ANTANANARIVO, Madagascar — Alison Roman, the millennial cookbook author who rose to internet stardom on her approachable charm, is still reeling from a candid interview in which she dismissed other internet stars with less-approachable charm. Like all viral backlash, many feel the issues run deeper than the slight and have raised their voices on Roman’s appropriation of ethnic flavors as well as a series of violent assaults in the Anjahana jungles of Madagascar in an effort to secure those very spices.
“She hacked and stabbed them to death with machetes and harpoons,” said a vanilla farmer of the simple-chic YouTube chef who recently swept through his village and disposed of the farmers who would not sell to her at a steep discount. “And I really don’t want to throw any shade,” continued the farmer who asked not to named for fear of online reprisal by Roman’s devoted fans, “but I can’t help but view it on a broader scale of race phenomena – a white girl running around cutting off black and brown hands to use their vanilla in her delightful smoothies; it just shows the leeway we’ve given to the self-effacing stars of contemporary cuisine.”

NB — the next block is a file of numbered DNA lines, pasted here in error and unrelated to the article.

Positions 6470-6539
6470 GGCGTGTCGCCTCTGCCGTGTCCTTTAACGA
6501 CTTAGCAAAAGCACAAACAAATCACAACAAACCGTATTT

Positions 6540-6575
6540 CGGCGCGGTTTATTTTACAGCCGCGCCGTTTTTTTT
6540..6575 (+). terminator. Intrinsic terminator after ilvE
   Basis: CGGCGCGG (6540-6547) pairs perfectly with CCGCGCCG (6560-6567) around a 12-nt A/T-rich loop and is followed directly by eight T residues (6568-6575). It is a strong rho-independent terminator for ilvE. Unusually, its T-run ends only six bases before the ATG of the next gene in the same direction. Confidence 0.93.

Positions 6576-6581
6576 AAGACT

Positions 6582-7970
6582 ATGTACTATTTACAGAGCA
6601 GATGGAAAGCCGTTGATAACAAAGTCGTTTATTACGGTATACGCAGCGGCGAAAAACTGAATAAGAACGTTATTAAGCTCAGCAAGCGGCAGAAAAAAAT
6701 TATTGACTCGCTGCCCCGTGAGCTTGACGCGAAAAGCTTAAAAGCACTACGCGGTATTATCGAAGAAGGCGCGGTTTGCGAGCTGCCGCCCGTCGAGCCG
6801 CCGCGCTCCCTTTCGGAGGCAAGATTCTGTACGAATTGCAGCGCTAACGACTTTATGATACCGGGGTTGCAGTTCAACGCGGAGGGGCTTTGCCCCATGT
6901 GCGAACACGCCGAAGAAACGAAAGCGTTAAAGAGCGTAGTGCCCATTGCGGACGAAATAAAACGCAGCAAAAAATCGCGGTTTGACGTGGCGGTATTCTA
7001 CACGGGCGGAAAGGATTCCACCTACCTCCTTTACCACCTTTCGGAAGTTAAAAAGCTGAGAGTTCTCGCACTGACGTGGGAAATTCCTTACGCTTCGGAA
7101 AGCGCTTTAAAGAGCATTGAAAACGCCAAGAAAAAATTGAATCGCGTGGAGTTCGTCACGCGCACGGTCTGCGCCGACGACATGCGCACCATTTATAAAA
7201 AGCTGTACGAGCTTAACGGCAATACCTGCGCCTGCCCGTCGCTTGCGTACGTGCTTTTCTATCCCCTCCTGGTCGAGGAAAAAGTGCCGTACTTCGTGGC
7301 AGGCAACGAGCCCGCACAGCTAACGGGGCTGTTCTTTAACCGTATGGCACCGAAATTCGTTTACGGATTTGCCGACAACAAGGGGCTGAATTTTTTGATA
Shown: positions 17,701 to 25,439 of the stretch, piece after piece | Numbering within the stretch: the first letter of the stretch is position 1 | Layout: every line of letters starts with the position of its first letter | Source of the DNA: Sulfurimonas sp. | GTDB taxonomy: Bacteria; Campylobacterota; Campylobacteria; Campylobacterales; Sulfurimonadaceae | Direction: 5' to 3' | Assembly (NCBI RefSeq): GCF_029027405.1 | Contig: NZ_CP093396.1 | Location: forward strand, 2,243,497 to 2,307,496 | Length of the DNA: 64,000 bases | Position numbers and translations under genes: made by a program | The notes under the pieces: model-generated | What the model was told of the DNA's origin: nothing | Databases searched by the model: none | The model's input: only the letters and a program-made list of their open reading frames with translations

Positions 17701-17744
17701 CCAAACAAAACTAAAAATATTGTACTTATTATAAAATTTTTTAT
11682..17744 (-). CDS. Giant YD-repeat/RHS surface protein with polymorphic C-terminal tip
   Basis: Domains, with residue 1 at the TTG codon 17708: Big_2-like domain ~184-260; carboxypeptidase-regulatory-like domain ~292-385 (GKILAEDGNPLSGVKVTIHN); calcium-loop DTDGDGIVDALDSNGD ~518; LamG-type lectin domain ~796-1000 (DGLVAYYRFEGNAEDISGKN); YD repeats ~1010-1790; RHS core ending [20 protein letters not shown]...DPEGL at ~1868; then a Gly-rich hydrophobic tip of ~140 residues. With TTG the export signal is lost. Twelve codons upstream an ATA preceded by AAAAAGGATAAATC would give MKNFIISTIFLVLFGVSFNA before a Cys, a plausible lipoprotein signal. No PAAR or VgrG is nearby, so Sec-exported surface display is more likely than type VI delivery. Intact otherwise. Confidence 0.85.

While Roman doesn’t deny the existence, or even the brutality, of the killings – she is, after all, disarmingly honest – she rejects any animus or racism. “I’m just a person writing recipes that people like and I’m dedicated to finding the most authentic ingredients to share with the world,” Roman tells Boredroom News, “but the whole vanilla thing was really blown out of proportion by those mutilated villagers, it’s not like I put my name on cheap cookware like that Teigen bitch.”